The director of FOX Soul programming says that media outlets need to do more to combat misinformation in the African American community.
False narratives and misinformation being spread in places where African Americans frequent is nothing new. According to James Lamont DuBose, oftentimes these false narratives are spread using trusted leaders from the political spectrum as well as the spiritual. Most people within the African American Community are aware of whom the local sources that bring them fallacies and false narratives are, however many are beginning to question why those voices are even more prevalent now in the age of COVID-19.
The statistics have been clear from the beginning of the pandemic that black Americans have a lot to be concerned about in terms of the things they need to do to survive it. “Many older African Americans rely on their local news channels to alert and educate them about the events and the issues that affect their lives. The problem the black community has now, in these unprecedented times, is the tribalism that is ravaging the United States.” James Lamont DuBose said.
According to Mr. DuBose, a lot of the local news sources that once delivered honest and fair reporting, is no longer delivering content that is based on facts. “This has been detrimental to the African American community, because there is still a large swath of people in our community without access to cable or the internet. When those folks see a local television personality that has been coming into their homes for the better part of 20 years tell them that they don’t need to be vaccinated because COVID-19 is no worse than catching the common cold or the flu, they actually believe it. “James Lamont DuBose said.
DuBose contends that some of the ways that products are advertised in the African American community spreads misinformation as well. “I think that when we have discussions about programming, the people who are in positions which determine what is going to be shown to the public need to be cognizant of the fact that advertisements are content, just like everything else. Look, we have been dealing with COVID-19 for a very long time, yet how many commercials have any of us seen that have actually shown people doing ordinary things while wearing masks? Media conglomerates have to do a better job of holding people accountable to the types of content they want to air in vulnerable communities, because human lives depend on it.”, James Lamont DuBose said.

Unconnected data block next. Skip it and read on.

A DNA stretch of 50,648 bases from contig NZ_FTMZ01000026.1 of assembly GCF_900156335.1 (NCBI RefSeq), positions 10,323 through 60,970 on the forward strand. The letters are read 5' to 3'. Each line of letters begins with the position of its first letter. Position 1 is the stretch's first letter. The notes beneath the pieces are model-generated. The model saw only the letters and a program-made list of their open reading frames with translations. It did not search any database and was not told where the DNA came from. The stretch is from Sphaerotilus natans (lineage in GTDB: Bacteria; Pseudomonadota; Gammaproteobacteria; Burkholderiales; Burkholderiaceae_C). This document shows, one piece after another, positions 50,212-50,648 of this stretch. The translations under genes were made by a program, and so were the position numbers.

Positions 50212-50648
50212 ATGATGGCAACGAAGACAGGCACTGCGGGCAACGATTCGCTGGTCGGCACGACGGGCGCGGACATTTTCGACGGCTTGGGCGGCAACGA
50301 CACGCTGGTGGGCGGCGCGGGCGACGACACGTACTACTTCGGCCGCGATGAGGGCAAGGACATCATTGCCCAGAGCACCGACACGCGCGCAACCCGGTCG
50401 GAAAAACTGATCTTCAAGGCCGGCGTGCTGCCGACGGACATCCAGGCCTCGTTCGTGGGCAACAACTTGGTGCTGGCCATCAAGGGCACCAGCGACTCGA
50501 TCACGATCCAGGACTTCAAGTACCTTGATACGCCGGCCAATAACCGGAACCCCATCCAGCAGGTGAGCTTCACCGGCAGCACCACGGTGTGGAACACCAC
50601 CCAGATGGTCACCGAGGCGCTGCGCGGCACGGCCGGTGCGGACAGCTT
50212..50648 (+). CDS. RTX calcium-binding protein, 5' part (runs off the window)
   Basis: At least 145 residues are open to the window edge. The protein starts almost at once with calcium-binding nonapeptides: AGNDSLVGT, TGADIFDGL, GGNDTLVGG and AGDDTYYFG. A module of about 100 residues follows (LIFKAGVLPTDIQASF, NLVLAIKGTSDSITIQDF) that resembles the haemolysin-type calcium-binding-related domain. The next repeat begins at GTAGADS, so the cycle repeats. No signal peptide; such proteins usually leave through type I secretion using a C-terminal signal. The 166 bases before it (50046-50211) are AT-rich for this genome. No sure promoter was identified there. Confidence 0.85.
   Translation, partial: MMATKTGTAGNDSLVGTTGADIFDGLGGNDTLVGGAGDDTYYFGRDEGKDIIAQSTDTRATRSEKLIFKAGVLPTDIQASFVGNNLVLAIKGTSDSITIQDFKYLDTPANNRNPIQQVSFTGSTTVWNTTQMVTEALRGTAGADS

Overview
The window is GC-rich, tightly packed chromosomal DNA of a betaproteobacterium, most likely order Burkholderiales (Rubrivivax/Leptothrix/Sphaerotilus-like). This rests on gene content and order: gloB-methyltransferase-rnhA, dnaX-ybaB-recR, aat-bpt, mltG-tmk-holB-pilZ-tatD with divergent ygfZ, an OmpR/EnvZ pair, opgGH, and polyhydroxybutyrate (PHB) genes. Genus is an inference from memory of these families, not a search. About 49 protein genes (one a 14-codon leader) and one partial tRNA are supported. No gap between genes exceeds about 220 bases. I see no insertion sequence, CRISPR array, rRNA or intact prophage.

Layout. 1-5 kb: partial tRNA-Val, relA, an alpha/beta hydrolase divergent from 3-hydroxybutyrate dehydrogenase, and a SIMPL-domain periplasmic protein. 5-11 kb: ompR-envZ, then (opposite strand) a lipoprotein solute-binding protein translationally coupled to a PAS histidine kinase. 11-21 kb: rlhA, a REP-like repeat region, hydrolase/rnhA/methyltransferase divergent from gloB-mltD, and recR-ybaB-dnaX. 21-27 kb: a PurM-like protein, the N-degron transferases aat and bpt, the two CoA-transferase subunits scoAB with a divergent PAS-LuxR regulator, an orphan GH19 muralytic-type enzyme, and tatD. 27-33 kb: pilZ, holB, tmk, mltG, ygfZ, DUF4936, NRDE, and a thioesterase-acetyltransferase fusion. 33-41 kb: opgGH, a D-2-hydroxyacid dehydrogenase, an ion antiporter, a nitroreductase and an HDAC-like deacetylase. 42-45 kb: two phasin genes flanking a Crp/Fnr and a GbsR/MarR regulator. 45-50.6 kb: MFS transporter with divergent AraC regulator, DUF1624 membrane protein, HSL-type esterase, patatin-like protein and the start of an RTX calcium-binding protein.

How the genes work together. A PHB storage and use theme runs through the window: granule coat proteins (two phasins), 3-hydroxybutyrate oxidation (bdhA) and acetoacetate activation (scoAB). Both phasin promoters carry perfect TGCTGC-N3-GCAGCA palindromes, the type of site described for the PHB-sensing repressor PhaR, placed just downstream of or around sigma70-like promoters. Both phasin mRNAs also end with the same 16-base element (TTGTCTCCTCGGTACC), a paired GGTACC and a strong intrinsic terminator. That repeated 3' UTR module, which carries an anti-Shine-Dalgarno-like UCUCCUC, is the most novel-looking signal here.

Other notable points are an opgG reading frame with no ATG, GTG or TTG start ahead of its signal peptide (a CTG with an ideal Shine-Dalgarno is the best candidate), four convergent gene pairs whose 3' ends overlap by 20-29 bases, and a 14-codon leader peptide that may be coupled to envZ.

According to Mr. DuBose, misinformation has also been weaponized to keep black Americans away from the ballot box. “Listen, there have been companies that have been exposed in the last three election cycles that have engaged in the discrimination of disinformation in an effort to keep people from turning out to vote. What is even worse, I have had people tell me that they received robotic calls from people whose voices sound black telling them that they should not use drop boxes to return their ballots. This is not only unethical, this is dangerous to our democracy.”, James DuBose said.
“I understand that as individuals we all have our own personal preferences, however when you work in the media, the decisions you make absolutely, and without a doubt can’t just be about you. When media outlets are approached by people in the community who are telling them that this type of misinformation is being spread, those of us in the industry have an obligation to at the very least investigate the allegations. We all need to realize that if we take a deeper look, and the allegations are found to be false, then we have lost nothing beyond a few hours of good investigative journalism. If those allegations are not false and the misinformation continues, we are giving people the green light to trample on the rights of American citizens, and that is dangerous.” James Lamont DuBose said.
Mr. DuBose asserts that he tries to select programming that portrays African Americans in a positive light for a very important reason. “One of the things that I am cognizant of is the fact that our society, as integrated as it is, is still very segregated. There are large populations of people in this country that don’t know anything about African American culture. Many of them don’t want to. The media’s constant negative portrayal of black culture has led to stereotypes, and a host of false narratives that have stoked the fires of racism, and have spread across the United States and beyond. Media conglomerates and their executives have an obligation to make choices that accurately depicts all sectors of the African American community. “James Lamont DuBose said.